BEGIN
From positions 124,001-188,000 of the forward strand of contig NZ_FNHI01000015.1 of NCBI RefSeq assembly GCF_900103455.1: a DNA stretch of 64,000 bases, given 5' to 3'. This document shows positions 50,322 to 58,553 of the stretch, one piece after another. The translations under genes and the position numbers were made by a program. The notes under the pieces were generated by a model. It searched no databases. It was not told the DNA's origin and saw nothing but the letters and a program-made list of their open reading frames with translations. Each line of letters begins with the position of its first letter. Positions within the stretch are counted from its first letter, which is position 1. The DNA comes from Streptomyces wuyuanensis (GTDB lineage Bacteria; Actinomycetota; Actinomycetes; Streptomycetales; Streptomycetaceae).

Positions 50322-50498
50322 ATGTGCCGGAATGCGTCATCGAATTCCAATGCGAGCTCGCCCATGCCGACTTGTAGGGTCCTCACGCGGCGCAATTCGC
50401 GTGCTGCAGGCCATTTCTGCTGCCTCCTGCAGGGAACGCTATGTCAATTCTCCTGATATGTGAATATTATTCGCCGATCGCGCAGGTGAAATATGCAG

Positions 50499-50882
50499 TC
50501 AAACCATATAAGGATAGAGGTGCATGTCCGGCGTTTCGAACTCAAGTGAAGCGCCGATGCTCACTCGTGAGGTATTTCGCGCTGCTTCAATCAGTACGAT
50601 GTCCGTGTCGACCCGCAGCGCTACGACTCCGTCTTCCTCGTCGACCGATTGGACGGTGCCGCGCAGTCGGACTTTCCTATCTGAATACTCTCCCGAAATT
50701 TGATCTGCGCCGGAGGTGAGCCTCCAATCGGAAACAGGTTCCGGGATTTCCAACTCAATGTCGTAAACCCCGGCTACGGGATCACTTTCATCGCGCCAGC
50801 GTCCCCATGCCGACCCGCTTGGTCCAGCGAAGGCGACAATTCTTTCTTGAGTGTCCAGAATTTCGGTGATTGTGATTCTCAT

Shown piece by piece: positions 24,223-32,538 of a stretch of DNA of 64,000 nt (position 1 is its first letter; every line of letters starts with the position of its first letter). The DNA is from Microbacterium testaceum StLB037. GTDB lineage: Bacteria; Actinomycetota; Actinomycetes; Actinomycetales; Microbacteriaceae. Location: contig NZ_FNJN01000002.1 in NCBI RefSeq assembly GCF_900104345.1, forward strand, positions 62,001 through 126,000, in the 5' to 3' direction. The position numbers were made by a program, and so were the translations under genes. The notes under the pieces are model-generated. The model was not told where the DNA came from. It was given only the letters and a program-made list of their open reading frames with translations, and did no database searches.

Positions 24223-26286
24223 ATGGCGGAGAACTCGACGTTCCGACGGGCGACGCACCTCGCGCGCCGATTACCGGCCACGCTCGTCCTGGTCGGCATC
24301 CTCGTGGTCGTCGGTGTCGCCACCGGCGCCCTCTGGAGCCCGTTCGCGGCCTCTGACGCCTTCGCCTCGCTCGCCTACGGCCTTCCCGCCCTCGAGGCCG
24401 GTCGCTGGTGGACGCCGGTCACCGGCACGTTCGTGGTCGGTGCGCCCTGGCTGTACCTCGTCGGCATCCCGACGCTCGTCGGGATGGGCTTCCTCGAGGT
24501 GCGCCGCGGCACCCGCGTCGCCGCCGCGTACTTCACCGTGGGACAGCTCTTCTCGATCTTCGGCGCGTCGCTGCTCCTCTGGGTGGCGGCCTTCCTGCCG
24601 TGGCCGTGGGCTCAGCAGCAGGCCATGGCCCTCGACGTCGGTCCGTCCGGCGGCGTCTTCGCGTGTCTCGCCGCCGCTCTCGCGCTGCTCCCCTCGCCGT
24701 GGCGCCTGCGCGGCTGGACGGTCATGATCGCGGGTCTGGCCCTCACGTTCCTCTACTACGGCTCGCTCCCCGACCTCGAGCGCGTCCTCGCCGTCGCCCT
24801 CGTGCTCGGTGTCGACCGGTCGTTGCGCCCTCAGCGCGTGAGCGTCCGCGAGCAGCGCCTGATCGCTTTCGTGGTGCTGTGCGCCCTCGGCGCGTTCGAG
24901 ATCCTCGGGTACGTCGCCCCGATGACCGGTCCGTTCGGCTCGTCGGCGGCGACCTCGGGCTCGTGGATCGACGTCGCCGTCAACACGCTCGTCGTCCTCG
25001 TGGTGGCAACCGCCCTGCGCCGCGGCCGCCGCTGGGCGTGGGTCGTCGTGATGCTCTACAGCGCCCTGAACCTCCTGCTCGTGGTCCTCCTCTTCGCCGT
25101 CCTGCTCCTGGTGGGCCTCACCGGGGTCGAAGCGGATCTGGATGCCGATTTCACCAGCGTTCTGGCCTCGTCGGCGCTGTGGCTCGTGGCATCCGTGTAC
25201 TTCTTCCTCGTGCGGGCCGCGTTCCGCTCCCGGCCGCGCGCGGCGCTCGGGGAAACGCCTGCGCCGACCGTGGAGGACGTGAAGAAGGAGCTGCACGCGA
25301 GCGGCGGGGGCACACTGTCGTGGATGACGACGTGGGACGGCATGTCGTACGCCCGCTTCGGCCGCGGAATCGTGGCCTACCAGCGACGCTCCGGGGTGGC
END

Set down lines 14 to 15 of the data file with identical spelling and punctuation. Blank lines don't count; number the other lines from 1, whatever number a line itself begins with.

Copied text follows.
24301 CTCGTGGTCGTCGGTGTCGCCACCGGCGCCCTCTGGAGCCCGTTCGCGGCCTCTGACGCCTTCGCCTCGCTCGCCTACGGCCTTCCCGCCCTCGAGGCCG
24401 GTCGCTGGTGGACGCCGGTCACCGGCACGTTCGTGGTCGGTGCGCCCTGGCTGTACCTCGTCGGCATCCCGACGCTCGTCGGGATGGGCTTCCTCGAGGT